In previously published experimental work completed at the Gas Turbine and Transmissions Research Centre (G2TRC), oil fed to an aeroengine location bearing via underrace feed was seen to shed from the cage, forming a film on static surfaces near the bearing and subsequently shedding into the bearing chamber. A high-fidelity computational model of the two-phase flow in an aeroengine bearing chamber must adequately reproduce such behaviour but there are significant challenges in modelling both the oil breakup after shedding and the subsequent film formation. It is very computationally costly to resolve an oil film interface using the Volume of Fluid (VOF) approach at regions of thin film and it is unacceptably inaccurate to resolve thick film using an explicit thin film modelling technique such as the Eulerian Thin Film Model (ETFM). A proposed solution is to couple together VOF, ETFM and discrete phase modelling (DPM). Previously published G2TRC work shows how VOF and ETFM can be successfully coupled. This paper investigates the coupling of ETFM and DPM. The evaluation of film momentum transport and air-particle momentum transfer/Lagrangian particle tracking are studied using a low Reynolds number turbulence model.
Validation is required to ensure that these models work together as intended. To this end a preliminary CFD study was carried out on a published case investigated experimentally and computationally in which a jet is injected into a duct via a nozzle, breaking up into droplets before forming a wall film. The droplets are produced by primary atomization due to liquid instabilities at the injection point. Secondary breakup occurs due to surface instabilities prompted by the high-velocity cross-flow. Small droplets are transported downstream whereas larger droplets deflect minimally hitting the wall and forming a thin film. In the work presented here quantitative film thickness data from experiments and prior simulations are compared to current data.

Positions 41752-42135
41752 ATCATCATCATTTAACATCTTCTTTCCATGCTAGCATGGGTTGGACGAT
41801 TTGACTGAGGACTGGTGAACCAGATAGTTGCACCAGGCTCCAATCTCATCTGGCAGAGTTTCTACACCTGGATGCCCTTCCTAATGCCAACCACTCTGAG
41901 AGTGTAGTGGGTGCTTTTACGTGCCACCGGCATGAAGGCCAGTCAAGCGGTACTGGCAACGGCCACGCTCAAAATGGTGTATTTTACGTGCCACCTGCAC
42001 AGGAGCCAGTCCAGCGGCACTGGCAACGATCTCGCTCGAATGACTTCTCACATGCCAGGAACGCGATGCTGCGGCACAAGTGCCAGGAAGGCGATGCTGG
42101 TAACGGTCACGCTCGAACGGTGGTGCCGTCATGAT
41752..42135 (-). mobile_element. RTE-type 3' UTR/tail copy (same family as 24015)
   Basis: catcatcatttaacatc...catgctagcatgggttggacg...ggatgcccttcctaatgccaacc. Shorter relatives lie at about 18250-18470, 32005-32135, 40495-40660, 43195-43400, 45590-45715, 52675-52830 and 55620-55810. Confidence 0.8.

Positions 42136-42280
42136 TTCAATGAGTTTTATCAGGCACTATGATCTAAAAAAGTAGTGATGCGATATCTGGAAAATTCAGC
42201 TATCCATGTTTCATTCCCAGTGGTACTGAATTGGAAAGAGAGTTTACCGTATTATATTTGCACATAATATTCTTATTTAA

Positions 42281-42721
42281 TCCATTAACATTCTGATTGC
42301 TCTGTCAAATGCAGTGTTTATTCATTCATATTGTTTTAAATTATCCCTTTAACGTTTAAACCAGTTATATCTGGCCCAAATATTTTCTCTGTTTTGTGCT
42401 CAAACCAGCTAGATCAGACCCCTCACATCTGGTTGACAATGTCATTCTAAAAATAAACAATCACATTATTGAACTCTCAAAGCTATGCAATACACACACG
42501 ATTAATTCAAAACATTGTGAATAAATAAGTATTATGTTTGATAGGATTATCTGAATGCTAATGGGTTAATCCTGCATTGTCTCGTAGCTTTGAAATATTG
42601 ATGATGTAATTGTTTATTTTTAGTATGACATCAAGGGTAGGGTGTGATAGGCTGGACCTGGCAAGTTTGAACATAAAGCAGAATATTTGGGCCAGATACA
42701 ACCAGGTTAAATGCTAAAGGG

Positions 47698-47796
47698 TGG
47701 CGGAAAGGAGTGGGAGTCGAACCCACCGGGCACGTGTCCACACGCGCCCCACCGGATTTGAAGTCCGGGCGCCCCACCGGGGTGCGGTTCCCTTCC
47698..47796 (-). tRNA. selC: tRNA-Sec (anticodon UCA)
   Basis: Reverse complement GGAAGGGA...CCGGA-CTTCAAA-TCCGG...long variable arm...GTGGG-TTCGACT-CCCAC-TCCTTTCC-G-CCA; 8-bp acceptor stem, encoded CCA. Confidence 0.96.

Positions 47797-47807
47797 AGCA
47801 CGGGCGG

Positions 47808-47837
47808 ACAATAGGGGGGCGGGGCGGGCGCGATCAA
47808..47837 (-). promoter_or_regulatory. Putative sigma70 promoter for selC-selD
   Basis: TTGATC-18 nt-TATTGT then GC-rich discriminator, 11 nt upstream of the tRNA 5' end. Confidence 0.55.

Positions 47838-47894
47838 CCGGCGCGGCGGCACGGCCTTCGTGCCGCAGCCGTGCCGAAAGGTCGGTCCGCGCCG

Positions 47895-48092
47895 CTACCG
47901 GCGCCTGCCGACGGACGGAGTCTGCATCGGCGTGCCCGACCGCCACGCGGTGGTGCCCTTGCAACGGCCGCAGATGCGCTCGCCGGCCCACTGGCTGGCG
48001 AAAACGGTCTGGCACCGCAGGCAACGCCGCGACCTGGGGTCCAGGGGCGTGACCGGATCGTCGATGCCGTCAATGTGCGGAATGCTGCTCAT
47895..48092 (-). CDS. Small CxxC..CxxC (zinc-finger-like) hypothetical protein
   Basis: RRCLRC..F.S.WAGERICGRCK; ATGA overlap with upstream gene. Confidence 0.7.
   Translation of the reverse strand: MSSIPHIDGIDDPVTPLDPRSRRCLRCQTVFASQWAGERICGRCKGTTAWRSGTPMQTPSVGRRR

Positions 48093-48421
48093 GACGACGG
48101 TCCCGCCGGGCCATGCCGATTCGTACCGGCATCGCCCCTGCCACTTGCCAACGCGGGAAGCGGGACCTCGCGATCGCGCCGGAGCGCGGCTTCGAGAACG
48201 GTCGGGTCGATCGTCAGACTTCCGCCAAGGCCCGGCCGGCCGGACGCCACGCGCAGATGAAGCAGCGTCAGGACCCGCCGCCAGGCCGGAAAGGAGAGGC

The success of the simulation is found to depend on shear-transportation, turbulent dispersion of the particles, particle grouping, mass transportation as well as accurate prediction of interfacial shear-stresses. With suitable modelling parameters it was possible to predict film thickness to within 28.9% of those seen experimentally. The present ETFM-DPM modelling showed improvements over previously published models in prediction of shear-stresses and film transportation as the ω-equation could be integrated through the viscous sublayer. The developed approach is now mature enough to be applied to the bearing chamber geometry investigated experimentally at G2TRC and this is proposed for future work.